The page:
Mayor Michael Bloomberg recently made a $1.8 billion donation to his alma mater, Johns Hopkins University, so that the school could go need-blind in admissions. After we learned of his gift, we dared Johns Hopkins University to show rather than tell, to remove the prompt that reads, “Do you intend to apply for need-based aid?” from the school’s application supplement. You see, we don’t believe colleges that claim to be need-blind in admissions. Most schools — including most highly selective schools — are actually need-aware, even when their representatives suggest otherwise. So today, we read with great interest how the Stanford University Graduate School of Business will award all aid based on need going forward. As our regular readers may remember, Stanford’s GSB always claimed to award all aid based on need, but a student with a penchant for amateur detective work and data analysis, put that claim to bed. He determined that the school factored in gender and international status when awarding need-based fellowship grants, contrary to the school’s representations. So what to make of Stanford’s announcement about need-based aid after their prior claims faced public scrutiny?
Stanford GSB Claims It Will Offer Need-Based Aid Only
As reports Scott Jaschik in a piece for “Inside Higher Ed” entitled “Stanford’s (Now Truthful) Aid Policy for M.B.A. Admits,” “Stanford explained its decision to return to need-based aid this way: ‘Many students advocated for a solely need-based formula on the grounds of access and fairness. We heard arguments to include an element of discretion, if it would assist in attracting competitive and diverse students. We also heard that once admitted students felt attendance was possible, their decision typically depended on the overall appeal of the Stanford [Graduate School of Business] education and community rather than the specific mix of fellowship and loans. This view was consistent with a review of recent enrollment decisions, which showed that students who declined to enroll often had not submitted a financial aid application, while a very large majority of students who applied for aid subsequently enrolled. We gained additional evidence from the experience with last year’s transitional system, which awarded fellowships based solely on financial need, and led to a highly competitive and diverse M.B.A. Class of 2020.’ At the same time, the university released an analysis of trends in M.B.A. aid policies that noted the pressures to award some funds based on perceived merit.”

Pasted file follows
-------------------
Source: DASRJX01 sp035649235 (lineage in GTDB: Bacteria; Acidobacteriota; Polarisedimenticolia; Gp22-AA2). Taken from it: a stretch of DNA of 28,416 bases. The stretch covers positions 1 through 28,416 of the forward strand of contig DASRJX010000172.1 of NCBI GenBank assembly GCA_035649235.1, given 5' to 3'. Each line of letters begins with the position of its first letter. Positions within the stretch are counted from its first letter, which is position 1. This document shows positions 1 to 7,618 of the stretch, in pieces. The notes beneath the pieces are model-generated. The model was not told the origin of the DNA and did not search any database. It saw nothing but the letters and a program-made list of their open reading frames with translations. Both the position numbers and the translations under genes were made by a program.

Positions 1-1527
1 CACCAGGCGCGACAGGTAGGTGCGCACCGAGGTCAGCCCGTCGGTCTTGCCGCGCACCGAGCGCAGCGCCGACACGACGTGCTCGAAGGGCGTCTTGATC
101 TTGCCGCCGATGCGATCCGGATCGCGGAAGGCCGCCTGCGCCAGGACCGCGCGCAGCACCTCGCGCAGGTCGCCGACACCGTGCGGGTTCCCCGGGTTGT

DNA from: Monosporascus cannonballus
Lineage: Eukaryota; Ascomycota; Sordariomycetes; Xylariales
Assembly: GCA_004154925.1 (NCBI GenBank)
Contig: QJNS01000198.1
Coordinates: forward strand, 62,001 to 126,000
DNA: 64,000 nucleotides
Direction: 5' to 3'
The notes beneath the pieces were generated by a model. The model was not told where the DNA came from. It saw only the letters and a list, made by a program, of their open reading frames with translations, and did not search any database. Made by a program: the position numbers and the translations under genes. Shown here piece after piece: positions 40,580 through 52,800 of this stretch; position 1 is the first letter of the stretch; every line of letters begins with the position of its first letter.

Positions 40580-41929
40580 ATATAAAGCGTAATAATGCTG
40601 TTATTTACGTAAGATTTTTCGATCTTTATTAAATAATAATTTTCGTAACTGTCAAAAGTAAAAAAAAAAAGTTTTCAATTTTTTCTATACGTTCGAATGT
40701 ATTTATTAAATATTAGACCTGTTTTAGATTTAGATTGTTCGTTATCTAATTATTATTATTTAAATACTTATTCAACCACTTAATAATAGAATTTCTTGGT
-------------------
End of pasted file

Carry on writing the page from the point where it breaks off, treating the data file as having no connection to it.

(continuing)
Stanford GSB Administrators Need to Apologize
We find Stanford’s announcement entirely unremarkable. The school is returning to offering need-based financial aid only — something it claimed to be doing for years — until it got caught doing otherwise. Did we miss it when Stanford fell on its sword? Did we miss the grand apology from the Stanford GSB administrators? Or did they think this latest announcement would just sweep their prior deception under the rug? Come on now, Stanford. Own up to it. Say you shouldn’t have been saying all along that you were offering aid based solely on need when clearly that wasn’t the case. This is a chance to showcase your character — particularly to your MBA students who will go on to work in business after their graduation. Show us your ethics — for their sake, for the sake of all MBA students who get a bad rap for being future prison inmates. And since you, Stanford, previously claimed to offer only need-based aid, why not hire the enterprising amateur detective to oversee that you’re keeping your word this time? What’s the harm?
Stanford, of course, isn’t the only school to say one thing and do something quite different behind close doors. Many highly selective schools claim to be need-blind when they’re in fact need-aware. Stanford just happened to get caught with its hand in the proverbial cookie jar.
Who took the cookie from the cookie jar?
[Stanford] took the cookie from the cookie jar.
[Every college! And Rabbit too!]
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